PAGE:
Why can he do all this? Because he's so EXTREEEEEME!!

Basically, anything Aero the Acro-Bat can do, he can do better!

You can collect shurikens in the stages. There are all kinds of enemies around to stop you, as well as a few unique boss battles.

Despite what the gameplay might make you think, the game doesn't exactly lend itself to speed running through the scenery. There's so many enemies and traps around, you better dial down your running speed (and he gets pretty fast pretty quick). But you can glide around as much as you want, as long as you stay in the sky there's not as many dangers lying around.

The game tries to break the rhythm by offering some awful Battletoads-style riding segment. They're perhaps the worst parts of the entire game, these sort of motorboat sequences have only ever been made good and fun in Crash Bandicoot in my eyes...

There's also an epic mecha figh, the closest this game ever gets to the frenetic action from Rocket Knight.

Finally there are some bonus stages you can find via inflatable doors, but be careful not to blow those too much or they'll explode your only access t those!

If anything, this game has some great production values. It's a great looking game. Colorful, featuring some gorgeous backgrounds and sprites. Lovely colors.

The music is also on part with most of the best Sunsoft productions. Fun catchy music, and well made sound effects.

Although they recycle a few assets from both previous Aero games here and there.

The game is kind of super easy to rush through, staying in gliding mode you can skip most of the levels.

They gave a  great redesign to this originally pretty bland character in the original games.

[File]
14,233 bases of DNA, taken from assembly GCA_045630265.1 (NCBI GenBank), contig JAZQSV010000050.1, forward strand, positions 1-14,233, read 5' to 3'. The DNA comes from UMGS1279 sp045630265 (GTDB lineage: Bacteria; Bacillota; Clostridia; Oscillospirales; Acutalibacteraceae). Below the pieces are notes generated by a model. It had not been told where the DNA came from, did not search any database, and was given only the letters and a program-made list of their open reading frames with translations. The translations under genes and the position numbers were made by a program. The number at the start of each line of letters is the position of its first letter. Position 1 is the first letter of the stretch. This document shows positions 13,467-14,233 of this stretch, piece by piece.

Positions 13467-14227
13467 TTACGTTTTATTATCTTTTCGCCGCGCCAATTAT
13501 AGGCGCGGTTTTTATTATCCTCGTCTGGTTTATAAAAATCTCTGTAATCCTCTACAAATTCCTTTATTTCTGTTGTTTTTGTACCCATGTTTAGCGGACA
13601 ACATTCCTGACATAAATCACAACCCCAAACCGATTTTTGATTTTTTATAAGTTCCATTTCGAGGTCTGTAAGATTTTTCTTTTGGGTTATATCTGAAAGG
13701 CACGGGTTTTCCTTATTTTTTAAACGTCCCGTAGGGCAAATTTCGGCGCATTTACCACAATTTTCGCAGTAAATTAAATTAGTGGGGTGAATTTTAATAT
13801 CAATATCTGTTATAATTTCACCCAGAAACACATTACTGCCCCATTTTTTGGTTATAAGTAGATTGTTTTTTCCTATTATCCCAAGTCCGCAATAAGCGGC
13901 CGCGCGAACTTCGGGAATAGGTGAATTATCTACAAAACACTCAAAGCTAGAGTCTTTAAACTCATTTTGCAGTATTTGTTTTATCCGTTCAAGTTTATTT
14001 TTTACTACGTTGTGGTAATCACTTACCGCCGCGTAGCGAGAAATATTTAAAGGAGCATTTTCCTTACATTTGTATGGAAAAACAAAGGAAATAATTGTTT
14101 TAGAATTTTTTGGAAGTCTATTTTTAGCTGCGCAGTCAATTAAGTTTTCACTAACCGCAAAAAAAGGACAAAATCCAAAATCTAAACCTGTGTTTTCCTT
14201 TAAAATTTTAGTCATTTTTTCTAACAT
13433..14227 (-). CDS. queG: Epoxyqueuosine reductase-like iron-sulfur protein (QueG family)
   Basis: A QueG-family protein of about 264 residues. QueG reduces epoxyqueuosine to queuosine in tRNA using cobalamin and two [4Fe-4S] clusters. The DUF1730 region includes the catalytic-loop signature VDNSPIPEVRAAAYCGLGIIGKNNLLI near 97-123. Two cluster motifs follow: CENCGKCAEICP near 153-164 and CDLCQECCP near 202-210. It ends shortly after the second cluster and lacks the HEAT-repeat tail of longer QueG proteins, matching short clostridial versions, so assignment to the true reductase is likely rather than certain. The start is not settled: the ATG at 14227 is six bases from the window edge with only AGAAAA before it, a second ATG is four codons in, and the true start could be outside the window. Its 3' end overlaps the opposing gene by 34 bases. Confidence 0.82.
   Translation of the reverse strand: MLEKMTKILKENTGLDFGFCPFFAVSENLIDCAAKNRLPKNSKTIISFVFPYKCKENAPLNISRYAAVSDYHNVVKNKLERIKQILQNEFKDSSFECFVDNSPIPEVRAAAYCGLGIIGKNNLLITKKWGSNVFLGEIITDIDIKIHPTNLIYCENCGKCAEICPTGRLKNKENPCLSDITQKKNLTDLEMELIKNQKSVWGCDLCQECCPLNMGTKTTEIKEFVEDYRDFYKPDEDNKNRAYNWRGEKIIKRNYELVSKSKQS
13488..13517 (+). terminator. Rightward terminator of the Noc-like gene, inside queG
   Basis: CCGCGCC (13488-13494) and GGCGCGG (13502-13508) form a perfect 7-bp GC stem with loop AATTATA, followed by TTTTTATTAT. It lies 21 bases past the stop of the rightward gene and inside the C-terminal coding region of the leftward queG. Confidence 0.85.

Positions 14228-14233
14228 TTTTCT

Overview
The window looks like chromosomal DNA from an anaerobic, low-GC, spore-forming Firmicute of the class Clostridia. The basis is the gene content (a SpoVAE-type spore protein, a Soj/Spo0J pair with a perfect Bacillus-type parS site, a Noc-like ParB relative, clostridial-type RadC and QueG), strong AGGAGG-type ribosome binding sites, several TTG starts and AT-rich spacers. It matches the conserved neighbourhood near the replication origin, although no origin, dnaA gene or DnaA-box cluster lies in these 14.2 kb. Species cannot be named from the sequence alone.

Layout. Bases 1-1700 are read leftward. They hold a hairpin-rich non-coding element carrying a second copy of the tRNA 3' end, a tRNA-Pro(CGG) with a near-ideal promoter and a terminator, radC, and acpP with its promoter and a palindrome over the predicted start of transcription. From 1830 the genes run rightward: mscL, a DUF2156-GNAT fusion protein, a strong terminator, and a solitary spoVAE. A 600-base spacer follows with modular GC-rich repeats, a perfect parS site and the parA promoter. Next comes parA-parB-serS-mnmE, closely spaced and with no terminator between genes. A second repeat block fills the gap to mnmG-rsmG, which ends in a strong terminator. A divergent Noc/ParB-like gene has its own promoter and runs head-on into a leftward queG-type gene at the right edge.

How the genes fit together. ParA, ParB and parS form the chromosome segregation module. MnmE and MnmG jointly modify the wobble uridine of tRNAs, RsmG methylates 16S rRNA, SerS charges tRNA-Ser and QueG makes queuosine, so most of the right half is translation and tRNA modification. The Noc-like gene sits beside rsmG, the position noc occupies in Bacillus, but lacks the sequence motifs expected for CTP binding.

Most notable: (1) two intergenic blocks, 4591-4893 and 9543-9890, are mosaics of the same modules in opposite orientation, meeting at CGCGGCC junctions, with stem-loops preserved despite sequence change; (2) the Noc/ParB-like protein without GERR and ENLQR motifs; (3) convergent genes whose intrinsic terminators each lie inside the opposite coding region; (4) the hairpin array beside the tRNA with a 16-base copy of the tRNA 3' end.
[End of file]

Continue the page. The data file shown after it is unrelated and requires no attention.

The Megadrive and SNES versions aren't that much different honestly. The music is pretty different though. The SNES only adds a few effect such as a nice screen distortion in the lava stages or transparent clouds over some screens (it was released a few months later). But it's the same overall game visually underneath all the little FXs.

Despite his over-the-top "hardcore" appearance, Zero is a funny cartoon-style game. Not that far from, say, Saturday morning cartoons really. With some tight precise platforming controls.

Overall, it's a fun game, Recommended for fans of the genre.

It's a fun little title, all things considered. 

It looks nice visually, it has a decent atmosphere and different enough from the main Aero games to justify the spin-off. And it's also challenging enough.

But the whole gliding-thing takes some getting used to.

It always feels like kinda awkward controls even after playing through this whole game to the end. There's just so many stuff you can do! But otherwise it controls great and answers to the eye.

Following the port of Aero on the Game Boy Advance, a port of Zero the Kamikaze Squirrel was also planned for 2003, but it sadly never made it that far into production for some reason. Which I think is really too bad, I mean with all the shovelware released on Nintendo's handheld system, surely one decent little obscure platformer would have been nice.

I give it:
2 / 3 Bruces!